LAUREL AND HARDY DOUBLE BILL -
MARCH OF THE WOODEN SOLDIERS and BOGUS
Region 0 (UK, PAL) Eureka Video Edition - Review by Andrew Smith
Hal Roach, Charley Rogers, Gus Meins
Stan Laurel, Oliver Hardy, James Finlayson, Charlotte Henry
Laurel and Hardy Double Bill Box set has recently been released by Eureka
video. This set contains the company’s previous release of March of The
Wooden Soldiers as well as a new title Bogus Bandits They are
also available separately.
casual Laurel and Hardy fans these films hold few surprises, but the avid
Son of the Desert may notice that these films have been re-titled.
March of the Wooden Soldiers has previously been known as Babes in
Toyland. Although the original opening title has been replaced, fans
will be glad to hear that the opening song is intact, as are later shots
of the Bogey Men that had been deemed too scary for children and edited
out of some television presentations.
Bogus Bandits has previously been known as Fra Diavolo in
Europe, and as The Devil’s Brother in America. (It’s also sometimes
known as The Virtuous Tramps). The 1933 film included here is sadly
a 1954 edited and re-titled version. While I have never seen the original
version I can say that none of the edits that may be contained seem to
harm the comedy or narrative flow.
March of the Wooden Soldiers
is one of my favourite Laurel and Hardy pictures. From beginning to end it
is charming, warm and funny. In it the boys play Stannie Dum and Ollie
Dee, two toymakers who want to prevent the evil Silas Barnaby from
throwing their landlady, Widow Peep, from evicting her. Live action cameos
from Disney’s Three Little Pigs and Mickey Mouse have to be seen to be
believed, but their cheesy rubbishness only add the film.
finds Ollio and Stanlio in eighteenth-century Italy, press-ganged into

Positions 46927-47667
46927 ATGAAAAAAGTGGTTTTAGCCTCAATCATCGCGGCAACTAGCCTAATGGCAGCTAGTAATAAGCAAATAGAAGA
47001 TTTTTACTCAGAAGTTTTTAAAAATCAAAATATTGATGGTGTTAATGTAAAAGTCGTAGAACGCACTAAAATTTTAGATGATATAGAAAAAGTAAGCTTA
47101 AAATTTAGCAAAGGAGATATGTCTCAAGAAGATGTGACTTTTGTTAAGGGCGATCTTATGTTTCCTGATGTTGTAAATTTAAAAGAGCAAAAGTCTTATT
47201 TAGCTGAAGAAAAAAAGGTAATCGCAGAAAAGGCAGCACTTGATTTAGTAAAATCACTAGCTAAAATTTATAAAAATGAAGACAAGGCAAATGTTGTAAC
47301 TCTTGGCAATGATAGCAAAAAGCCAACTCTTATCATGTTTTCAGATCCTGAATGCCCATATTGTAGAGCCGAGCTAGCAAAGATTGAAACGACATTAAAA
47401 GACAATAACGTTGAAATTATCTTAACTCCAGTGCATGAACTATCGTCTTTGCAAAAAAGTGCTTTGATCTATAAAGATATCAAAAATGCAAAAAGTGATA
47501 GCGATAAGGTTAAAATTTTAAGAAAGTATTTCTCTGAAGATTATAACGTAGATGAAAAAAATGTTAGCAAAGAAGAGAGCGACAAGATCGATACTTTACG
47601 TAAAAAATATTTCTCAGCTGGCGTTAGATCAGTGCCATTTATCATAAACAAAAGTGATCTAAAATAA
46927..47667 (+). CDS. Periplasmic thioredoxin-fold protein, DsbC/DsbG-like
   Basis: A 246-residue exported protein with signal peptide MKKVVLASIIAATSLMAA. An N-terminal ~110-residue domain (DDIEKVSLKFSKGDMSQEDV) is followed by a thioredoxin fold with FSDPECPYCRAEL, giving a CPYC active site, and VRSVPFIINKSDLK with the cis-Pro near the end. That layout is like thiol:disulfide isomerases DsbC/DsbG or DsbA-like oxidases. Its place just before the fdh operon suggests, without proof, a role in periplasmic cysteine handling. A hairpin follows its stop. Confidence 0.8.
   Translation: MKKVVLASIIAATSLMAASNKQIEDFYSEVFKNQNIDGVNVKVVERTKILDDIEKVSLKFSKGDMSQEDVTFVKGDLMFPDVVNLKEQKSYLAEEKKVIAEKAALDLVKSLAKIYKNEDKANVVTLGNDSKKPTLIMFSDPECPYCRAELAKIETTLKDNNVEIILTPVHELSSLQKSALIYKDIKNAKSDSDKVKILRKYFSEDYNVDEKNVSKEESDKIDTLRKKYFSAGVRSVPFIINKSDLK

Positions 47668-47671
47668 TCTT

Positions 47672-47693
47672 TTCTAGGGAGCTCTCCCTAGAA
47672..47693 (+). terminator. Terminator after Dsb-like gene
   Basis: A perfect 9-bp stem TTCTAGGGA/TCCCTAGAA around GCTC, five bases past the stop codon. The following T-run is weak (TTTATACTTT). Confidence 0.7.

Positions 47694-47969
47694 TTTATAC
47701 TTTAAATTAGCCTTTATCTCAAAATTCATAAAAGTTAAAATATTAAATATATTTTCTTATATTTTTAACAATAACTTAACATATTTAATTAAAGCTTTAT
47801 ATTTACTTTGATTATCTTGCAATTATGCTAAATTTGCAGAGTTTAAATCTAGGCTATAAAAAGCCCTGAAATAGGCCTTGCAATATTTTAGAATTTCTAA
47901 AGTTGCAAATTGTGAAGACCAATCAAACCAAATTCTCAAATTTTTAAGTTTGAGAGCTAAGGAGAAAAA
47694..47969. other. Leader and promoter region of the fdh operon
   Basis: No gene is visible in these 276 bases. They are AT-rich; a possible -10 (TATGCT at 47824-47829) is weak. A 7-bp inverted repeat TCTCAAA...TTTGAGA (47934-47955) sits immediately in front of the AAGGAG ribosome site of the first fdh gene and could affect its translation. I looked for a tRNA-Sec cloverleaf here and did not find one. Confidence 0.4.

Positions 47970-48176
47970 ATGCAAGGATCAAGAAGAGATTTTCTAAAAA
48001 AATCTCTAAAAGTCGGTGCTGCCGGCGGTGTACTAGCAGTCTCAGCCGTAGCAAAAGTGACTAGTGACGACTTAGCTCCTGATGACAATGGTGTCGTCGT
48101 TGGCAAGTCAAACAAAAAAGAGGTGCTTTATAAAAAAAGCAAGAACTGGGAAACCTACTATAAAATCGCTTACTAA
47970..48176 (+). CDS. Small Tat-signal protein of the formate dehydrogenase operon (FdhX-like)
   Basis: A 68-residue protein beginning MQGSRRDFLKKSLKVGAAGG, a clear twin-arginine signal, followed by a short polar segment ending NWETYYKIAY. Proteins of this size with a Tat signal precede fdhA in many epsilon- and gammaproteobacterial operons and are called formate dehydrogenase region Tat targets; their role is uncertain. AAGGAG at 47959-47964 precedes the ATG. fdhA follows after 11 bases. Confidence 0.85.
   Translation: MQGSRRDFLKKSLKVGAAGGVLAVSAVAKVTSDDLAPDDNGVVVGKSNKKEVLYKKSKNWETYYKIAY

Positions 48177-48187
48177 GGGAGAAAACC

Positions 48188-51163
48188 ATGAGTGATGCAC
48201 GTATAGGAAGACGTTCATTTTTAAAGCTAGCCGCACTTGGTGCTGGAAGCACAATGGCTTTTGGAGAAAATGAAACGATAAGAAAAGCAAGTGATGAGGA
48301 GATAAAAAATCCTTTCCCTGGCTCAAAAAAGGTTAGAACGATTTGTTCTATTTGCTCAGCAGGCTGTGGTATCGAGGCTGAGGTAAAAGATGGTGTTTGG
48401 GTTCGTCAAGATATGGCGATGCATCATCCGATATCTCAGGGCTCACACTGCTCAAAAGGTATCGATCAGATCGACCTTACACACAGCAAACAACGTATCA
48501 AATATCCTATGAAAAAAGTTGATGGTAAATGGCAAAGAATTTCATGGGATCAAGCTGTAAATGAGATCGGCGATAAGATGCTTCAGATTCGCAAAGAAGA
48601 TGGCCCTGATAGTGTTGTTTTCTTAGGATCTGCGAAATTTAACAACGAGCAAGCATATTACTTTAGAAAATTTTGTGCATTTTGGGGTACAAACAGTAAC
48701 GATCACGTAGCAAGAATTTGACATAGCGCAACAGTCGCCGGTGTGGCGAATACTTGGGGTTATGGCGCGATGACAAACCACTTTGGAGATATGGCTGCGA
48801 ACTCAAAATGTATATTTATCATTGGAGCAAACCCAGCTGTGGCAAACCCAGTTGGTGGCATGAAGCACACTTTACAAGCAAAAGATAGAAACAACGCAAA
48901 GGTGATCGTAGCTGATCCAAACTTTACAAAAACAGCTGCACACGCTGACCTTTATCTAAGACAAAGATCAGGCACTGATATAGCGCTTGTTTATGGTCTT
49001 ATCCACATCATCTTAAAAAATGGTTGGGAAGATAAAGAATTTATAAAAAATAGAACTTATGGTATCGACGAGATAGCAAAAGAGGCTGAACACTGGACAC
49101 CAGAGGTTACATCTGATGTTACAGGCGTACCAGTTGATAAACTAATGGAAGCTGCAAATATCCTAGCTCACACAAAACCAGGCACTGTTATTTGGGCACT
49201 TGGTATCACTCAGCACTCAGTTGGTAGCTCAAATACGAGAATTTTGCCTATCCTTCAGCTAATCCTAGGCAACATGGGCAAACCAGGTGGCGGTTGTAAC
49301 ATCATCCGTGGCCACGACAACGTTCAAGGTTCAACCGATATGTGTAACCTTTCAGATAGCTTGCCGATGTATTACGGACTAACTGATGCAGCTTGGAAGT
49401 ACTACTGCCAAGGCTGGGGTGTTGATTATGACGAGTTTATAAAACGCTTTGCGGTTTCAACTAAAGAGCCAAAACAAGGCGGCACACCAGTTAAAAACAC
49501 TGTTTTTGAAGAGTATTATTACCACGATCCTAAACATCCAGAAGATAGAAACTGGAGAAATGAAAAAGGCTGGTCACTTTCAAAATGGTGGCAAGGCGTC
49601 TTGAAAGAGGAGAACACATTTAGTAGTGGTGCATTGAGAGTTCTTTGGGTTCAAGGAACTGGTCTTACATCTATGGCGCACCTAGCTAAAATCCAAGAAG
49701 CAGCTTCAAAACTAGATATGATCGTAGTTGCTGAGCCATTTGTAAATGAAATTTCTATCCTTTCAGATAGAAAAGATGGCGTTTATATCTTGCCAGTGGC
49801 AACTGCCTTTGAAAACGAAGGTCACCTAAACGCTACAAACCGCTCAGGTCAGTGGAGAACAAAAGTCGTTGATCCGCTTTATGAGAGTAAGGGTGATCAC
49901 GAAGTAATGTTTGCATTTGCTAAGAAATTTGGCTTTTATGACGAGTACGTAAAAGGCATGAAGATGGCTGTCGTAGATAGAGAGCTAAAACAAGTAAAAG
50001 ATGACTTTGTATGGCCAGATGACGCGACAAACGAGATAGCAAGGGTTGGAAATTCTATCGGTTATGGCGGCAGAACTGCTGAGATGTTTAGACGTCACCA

helping a group of bandits. As one of the historical Laurel and Hardy
operettas, (it’s loosely based on Daniel-François Auber's 1830 operetta
Fra Diavolo), the film seems to be weighed down by some unnecessary
singing. It is, however, still very funny in places, with Dennis King
providing great support as rogue bandit Fra Diavolo. The film also
features James Finlayson, who’s always most welcome.
a budget release, 1934's March of the Wooden Solders is in very
good condition. The film is encoded at a respectable bit-rate of 6Mb/sec.
Some minor image flicker and moderate film dirt are not too distracting.
One thing of note is that a region free colorized version of this exact
print is available from Goodtimes Home Video. While I am usually against
the colorizing of old films, Stan Laurel always regretted that this film
was made in black and white, and the colorization is of high standard. It
is also better suited for children; this is, after all, a family film.
When Bogus Bandits was released on DVD in Australia it received
some very poor reviews due to terrible image quality. This UK set is
roughly equal in quality to some of those in the recent Universal
Hardy Box Set. The picture has generally poor contrast and a
generally soft appearance, with some significant black crushing causing a
lack of shadow detail. Thankfully, dirt levels are well in check. The film
is encoded at an average 4.5Mb/sec.
Both discs are single-layered DVD-5’s. Sadly there are sadly no subtitles.
quality of the audio is not as impressive as March of the Wooden
Soldiers' picture quality. Both tracks suffer from the crackle, hiss
and poor dynamic range that you might expect from films of this vintage
and provenance. During the musical numbers it is sometimes hard to make
out lyrics. It is however quite adequate when it comes to dialogue.
THE BONUS MATERIAL
March of the Wooden
Hustling for Health
(15m) is one of Stan
Laurels earlier solo, silent films from 1915. It is interesting to see him
in what becomes a romantic lead. Image quality is surprisingly good for
its age, and it is encoded at 5.5Mb/sec.
menu for Bogus Bandits is surprisingly good for a budget title, as
the familiar Cuckoo Song
plays a window displays a montage of
scenes from the film. The scene selection is similarly presented.
only bonus features are text biographies and filmographies, and a modest
Stills Gallery, which contains interesting items such as
promotional posters and lobby cards.
Although the picture quality of Bogus
Bandits leaves a lot to be desired, and both films are presented in
edited versions, this set
is currently the best on the market, and well worth a look. Those who
crave unedited prints should lobby Warner Home Video, who currently own